or, at least, "when he finds that he has
it."
TO BE CONTINUED.
A Pnniter Puntnlied.
It is well to be fortified with the
facts in the case before you attempt to
indulge in flippant witticisms on literary
subjects.
A local punster found this out the
other evening. He was at a little
gathering of literary people, and when
refreshments were served the talk
happened to turn to lobsters and shell
fish.
Here was a chance for our inveterate
punster.
Turning to one of the guests, who
is quite a literary personage, he grave
with their foliage, and maidenhaii
fern or asparagus.
Lilies of the valley make a verj
pretty decoration massed simply in i
circular silver box. A spray of fine
feathery fern rising at one side of tht
box and backed by a tall bow of green
ribbon, at the base of which are some
roses and rosebuds, gives an origina
touch to the whole.
For a patriotic dinner or luncbeor
table three small silken flags on gildec
staffs may be draped at the back of oi
in the centre of a deep bowl of roses,
ncnnrnciifi nxifl ftfhfir flnwars chosen t(
harmonize with the colors of th?
flags. The flags should always rep
resent the nationality of the guests
If all those iuvited are Americans tht
several flags, such as the star span
gled banner, the union jack and sim
ilar flags, may be combined. Shoulc
there be a guest of honor who is con
nected with the navy the naval flagi
should be used in miniature. If any
one connected with the army is ;
gnest the army corps flags should bf
represented.?Washington Star.
]!ecii>ea.
Brown Cookies?One capful of mo
lasses, one cupful of brown sugar, od<
cupful of butter or lard, one and one
half teaspoonfuls of soda in half a cup
ful of boiling water. SuiSei CjulC flouj
to make a soft dough.
Chocolate Caramels?To make choo
olate caramels grate two squares o.
j chocolate and dissolve in a little water
Add this to two cups of sugar and i
cup of water. Boil and finish then
in the same manner as the coffee cara
mels.
Piquant Sandwiches?Break with t
fork to a creamy mass a quarter of t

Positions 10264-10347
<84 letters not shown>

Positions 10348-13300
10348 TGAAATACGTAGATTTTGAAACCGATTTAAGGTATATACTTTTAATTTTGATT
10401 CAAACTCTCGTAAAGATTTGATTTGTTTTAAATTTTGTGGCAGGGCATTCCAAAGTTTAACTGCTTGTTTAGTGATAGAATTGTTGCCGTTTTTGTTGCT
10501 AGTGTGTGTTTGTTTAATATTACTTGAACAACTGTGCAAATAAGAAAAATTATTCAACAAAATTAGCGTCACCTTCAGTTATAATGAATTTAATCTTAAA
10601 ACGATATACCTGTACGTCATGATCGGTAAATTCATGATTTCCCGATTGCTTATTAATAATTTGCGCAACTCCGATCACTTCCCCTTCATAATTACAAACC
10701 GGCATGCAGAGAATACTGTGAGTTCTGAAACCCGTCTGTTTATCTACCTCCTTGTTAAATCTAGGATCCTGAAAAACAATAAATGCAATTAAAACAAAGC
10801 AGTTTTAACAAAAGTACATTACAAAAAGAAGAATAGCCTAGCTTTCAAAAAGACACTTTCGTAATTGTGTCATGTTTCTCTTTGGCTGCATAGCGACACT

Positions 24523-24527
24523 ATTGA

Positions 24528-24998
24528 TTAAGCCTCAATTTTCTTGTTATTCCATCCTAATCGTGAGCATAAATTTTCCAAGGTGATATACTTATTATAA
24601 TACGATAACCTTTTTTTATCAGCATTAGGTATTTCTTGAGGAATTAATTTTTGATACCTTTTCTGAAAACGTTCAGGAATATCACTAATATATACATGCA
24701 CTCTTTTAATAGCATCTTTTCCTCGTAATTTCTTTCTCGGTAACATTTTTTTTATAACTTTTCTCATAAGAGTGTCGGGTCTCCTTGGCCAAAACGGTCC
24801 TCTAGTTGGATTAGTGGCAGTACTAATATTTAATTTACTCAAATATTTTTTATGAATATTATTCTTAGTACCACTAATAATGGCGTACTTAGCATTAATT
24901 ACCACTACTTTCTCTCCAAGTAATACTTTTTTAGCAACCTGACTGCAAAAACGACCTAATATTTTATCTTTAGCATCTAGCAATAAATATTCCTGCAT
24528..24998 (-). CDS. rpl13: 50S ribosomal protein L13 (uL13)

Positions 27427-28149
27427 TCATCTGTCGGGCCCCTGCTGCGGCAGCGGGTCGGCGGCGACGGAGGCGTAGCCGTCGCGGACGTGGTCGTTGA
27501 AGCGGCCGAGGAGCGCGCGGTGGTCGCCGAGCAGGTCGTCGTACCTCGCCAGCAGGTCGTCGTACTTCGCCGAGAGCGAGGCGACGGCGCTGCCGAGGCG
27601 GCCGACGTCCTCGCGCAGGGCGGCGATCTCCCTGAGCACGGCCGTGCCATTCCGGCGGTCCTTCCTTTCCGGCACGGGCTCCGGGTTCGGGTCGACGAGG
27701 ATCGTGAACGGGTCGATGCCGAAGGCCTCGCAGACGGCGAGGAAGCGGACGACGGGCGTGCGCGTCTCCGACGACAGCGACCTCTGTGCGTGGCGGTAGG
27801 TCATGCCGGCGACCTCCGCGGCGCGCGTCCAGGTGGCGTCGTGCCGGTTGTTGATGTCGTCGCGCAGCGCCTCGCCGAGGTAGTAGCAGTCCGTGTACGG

pound of soft, creamy cheese. Ad(
half a cup of shredded cress, blenc
together and spread on small rye
bread slices, sprinkle thick with finelj
chopped nats, dust with salt and plact
together in pairs.
Cold Roast Beef Boiled?Cut thic^i
slices from the underdone parts of thfcg
roast, season with salt and pepper,
place upon the gridiron over nio<
coals, turn them quickly two or thre*
tllliCH, lib 1 L> UUfftO IjUlulid nuw^
entirely raw, and serve as Boon at
done, while very hot with a bit oJ
butter ou each eli^SbeC
Cream of Rice ^With Prunes?Cook
one-fourth of a cupful of rice in a cup
ful and a half of milk. Make a boilet
custard with three yolks of eggs, hali
a cupful of sugar aud half a cupful oi
milk. Add half a package of gelatir
softened in cold water and strain ovei
the rice. Let cool. Fold in a pintol
whipped cream, twelve sifted prunes
and lemon juice. Serve surrounded
with cooked prune.".
Omelet Bonne Femme?Cut on?
onnce of salt pork into dice; also two
tablespoonfuls of cru9t off a fresh loal
of bread cut the same way. Fry together
in one ounco of butter for twc
minutes, adding a chopped boiled po
tato, pinch of parsley, two saltspoon
fuls of salt and dust of pepper. Beal
six eggs for four minutes, turn intc
the other ingredients in the pan and
proceed as for a plain omelet.
Label on tbe Bread.
Loaves of bread can be labeled as I
1- - !_ i.'_
tbey babe by using a uew uumug uu, i
which has a plate provided-with a
raised letters inserted in the undei
side, the letters being thick enough to
impress themselves into the dough
and transmitting less heat than the
tin, which makes the letters of lighter
color, y .
" One ycar's.fcweepings of tb&British,